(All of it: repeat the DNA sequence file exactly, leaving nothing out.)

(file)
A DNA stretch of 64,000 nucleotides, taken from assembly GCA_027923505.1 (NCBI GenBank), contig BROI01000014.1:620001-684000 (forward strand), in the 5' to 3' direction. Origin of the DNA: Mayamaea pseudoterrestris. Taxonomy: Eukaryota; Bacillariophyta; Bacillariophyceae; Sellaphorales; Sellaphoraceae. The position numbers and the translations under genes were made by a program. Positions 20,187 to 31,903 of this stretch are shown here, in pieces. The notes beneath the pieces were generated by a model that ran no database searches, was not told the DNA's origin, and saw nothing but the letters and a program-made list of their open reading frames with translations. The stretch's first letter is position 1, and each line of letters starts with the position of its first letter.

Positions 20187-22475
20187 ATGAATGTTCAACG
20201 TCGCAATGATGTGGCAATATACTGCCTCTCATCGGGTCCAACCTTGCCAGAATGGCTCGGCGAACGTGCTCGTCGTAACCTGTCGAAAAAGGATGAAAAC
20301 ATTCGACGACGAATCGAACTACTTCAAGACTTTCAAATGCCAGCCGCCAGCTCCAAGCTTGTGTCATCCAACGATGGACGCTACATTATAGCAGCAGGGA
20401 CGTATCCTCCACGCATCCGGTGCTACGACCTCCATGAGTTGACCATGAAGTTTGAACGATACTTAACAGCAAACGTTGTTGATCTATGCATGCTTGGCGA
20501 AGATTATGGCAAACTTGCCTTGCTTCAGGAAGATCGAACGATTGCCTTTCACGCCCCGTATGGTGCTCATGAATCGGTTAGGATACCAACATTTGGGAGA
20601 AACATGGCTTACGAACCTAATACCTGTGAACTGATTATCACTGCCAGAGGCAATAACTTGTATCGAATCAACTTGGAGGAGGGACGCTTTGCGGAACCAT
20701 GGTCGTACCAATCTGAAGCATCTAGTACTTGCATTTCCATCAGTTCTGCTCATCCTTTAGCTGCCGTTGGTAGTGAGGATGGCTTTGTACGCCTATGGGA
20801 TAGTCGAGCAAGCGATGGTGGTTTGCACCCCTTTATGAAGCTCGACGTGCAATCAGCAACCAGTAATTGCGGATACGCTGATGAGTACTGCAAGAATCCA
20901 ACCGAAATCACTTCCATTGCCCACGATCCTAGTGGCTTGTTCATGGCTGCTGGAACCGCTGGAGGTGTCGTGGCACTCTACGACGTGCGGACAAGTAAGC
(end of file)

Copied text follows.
A DNA stretch of 64,000 nucleotides, taken from assembly GCA_027923505.1 (NCBI GenBank), contig BROI01000014.1:620001-684000 (forward strand), in the 5' to 3' direction. Origin of the DNA: Mayamaea pseudoterrestris. Taxonomy: Eukaryota; Bacillariophyta; Bacillariophyceae; Sellaphorales; Sellaphoraceae. The position numbers and the translations under genes were made by a program. Positions 20,187 to 31,903 of this stretch are shown here, in pieces. The notes beneath the pieces were generated by a model that ran no database searches, was not told the DNA's origin, and saw nothing but the letters and a program-made list of their open reading frames with translations. The stretch's first letter is position 1, and each line of letters starts with the position of its first letter.

Positions 20187-22475
20187 ATGAATGTTCAACG
20201 TCGCAATGATGTGGCAATATACTGCCTCTCATCGGGTCCAACCTTGCCAGAATGGCTCGGCGAACGTGCTCGTCGTAACCTGTCGAAAAAGGATGAAAAC
20301 ATTCGACGACGAATCGAACTACTTCAAGACTTTCAAATGCCAGCCGCCAGCTCCAAGCTTGTGTCATCCAACGATGGACGCTACATTATAGCAGCAGGGA
20401 CGTATCCTCCACGCATCCGGTGCTACGACCTCCATGAGTTGACCATGAAGTTTGAACGATACTTAACAGCAAACGTTGTTGATCTATGCATGCTTGGCGA
20501 AGATTATGGCAAACTTGCCTTGCTTCAGGAAGATCGAACGATTGCCTTTCACGCCCCGTATGGTGCTCATGAATCGGTTAGGATACCAACATTTGGGAGA
20601 AACATGGCTTACGAACCTAATACCTGTGAACTGATTATCACTGCCAGAGGCAATAACTTGTATCGAATCAACTTGGAGGAGGGACGCTTTGCGGAACCAT
20701 GGTCGTACCAATCTGAAGCATCTAGTACTTGCATTTCCATCAGTTCTGCTCATCCTTTAGCTGCCGTTGGTAGTGAGGATGGCTTTGTACGCCTATGGGA
20801 TAGTCGAGCAAGCGATGGTGGTTTGCACCCCTTTATGAAGCTCGACGTGCAATCAGCAACCAGTAATTGCGGATACGCTGATGAGTACTGCAAGAATCCA
20901 ACCGAAATCACTTCCATTGCCCACGATCCTAGTGGCTTGTTCATGGCTGCTGGAACCGCTGGAGGTGTCGTGGCACTCTACGACGTGCGGACAAGTAAGC